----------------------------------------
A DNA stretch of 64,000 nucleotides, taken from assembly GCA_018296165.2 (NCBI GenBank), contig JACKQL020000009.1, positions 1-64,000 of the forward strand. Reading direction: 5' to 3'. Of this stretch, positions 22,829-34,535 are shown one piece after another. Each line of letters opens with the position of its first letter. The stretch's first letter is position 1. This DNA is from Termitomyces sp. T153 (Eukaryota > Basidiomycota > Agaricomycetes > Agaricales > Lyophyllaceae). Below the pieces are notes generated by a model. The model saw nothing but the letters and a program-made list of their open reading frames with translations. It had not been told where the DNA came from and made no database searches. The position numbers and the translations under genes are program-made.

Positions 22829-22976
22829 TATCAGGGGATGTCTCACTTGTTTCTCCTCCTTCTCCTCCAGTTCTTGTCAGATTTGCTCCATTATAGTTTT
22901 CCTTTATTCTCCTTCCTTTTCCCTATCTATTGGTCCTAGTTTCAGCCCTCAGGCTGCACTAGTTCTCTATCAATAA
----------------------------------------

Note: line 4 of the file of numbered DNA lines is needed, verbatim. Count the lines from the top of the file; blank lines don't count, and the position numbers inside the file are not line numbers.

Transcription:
22901 CCTTTATTCTCCTTCCTTTTCCCTATCTATTGGTCCTAGTTTCAGCCCTCAGGCTGCACTAGTTCTCTATCAATAA